Environmental, social and governance exchange-traded funds (ETFs) are heavily marketed right now, and the idea that you could avoid profiting from corporate practices you consider unethical is appealing. The problem is many of these managed funds and ETFs marketed with socially-conscious monikers contain investments that might surprise you, while others include companies that have not been socially responsible in the past. An additional issue is creating enough diversification in your portfolio with such a limited number of options.
Screening Environmental, Social and Governance ETFs
Screening for stocks you don’t want to buy is called negative, or avoidance, screening. Common negative screens include tobacco, weapons production and firearms.
While negative screening indicates companies and industries you should avoid, positive or affirmative screening results in a portfolio that is more in line with your beliefs. You can select companies that are leaders in new product creation and design, engage in fair employment practices, have a diverse board of directors, are supportive of the environment and champion human rights.
Positive screens require more analysis into the issues of employment practices, corporate governance, polluters and diversity. Given the time necessary to properly analyze each holding, it is practical to combine a well-invested environmental, social and governance (ESG) fund with several individual, positive-screened companies.
Diversifying With ESGs Can Be Challenging
True diversification is difficult with this strategy because many ESG companies are smaller corporations, which limits your ability to diversify based on company size. If you decide to add larger companies, you run into the issue that large companies are more complex. Many have long histories that may include negative qualities, which you will need to decide if you want to take into consideration or ignore. Perhaps a company in the past was a big polluter but they have changed their corporate attitude towards a cleaner more sustainable future. Is it enough that they are moving towards a more positive future, or do you want all of your investment to be in companies that never polluted?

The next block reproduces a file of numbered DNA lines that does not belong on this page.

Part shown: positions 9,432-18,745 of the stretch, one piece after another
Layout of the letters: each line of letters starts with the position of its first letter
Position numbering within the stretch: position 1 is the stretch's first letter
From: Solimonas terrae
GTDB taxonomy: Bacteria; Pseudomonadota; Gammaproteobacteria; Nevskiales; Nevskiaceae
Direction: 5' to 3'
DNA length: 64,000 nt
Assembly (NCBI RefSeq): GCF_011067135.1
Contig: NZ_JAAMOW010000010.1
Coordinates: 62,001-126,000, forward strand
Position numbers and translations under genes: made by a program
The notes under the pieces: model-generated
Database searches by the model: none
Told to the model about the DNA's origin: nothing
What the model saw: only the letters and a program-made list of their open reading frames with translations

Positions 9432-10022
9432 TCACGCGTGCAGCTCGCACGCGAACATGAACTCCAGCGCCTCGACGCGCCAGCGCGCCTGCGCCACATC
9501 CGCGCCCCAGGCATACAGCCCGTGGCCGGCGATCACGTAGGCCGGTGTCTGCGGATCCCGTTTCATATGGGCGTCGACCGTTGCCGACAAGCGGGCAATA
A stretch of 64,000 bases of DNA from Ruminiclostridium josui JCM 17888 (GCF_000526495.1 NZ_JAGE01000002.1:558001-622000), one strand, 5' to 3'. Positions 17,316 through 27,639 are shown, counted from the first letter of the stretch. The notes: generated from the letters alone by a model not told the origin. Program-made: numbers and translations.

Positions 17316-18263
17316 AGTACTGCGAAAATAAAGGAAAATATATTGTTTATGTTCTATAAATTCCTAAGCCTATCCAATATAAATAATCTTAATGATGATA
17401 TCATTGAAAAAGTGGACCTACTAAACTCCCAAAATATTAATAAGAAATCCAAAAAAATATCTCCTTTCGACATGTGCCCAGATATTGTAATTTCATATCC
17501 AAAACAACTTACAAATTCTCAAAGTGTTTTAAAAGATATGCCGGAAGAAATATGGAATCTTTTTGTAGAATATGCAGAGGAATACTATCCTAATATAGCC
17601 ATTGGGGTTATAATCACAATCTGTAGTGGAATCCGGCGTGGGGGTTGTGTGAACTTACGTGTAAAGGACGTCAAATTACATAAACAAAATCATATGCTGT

Take an Active Role
If you want to be a socially conscious investor, you have to take an active role in determining your investment portfolio. you should monitor corporate filings to make sure the companies’ policies are acceptable, and notify them if not. Screening has come a long way; the ability for an investor to develop a diversified portfolio of socially responsible investments has been aided by more sophisticated analysis and an awareness of what the socially conscious investor is looking for. Ask what investments are in the funds you own, have discussions around your screens and look for progress towards your goals for company ownership. Then engage in regular monitoring to ensure the investments you own are in line with your beliefs.